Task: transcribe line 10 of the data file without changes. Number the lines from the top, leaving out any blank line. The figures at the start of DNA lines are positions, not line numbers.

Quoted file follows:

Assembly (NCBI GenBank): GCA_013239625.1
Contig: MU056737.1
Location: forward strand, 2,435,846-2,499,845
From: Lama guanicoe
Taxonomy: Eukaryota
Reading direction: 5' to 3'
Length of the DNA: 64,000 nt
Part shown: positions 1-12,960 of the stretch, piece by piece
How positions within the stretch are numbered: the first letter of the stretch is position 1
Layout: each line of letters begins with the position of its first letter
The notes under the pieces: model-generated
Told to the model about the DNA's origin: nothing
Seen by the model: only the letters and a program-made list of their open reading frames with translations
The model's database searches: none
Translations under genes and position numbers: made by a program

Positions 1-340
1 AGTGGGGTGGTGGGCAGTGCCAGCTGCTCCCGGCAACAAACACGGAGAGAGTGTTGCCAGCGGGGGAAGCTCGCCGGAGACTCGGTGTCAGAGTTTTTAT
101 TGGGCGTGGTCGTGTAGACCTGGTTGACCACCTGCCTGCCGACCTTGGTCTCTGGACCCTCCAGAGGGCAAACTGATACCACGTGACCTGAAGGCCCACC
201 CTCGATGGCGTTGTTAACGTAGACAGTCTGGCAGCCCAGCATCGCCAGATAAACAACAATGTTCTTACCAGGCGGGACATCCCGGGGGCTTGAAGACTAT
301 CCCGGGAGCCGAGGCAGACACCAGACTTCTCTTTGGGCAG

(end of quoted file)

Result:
Layout: each line of letters begins with the position of its first letter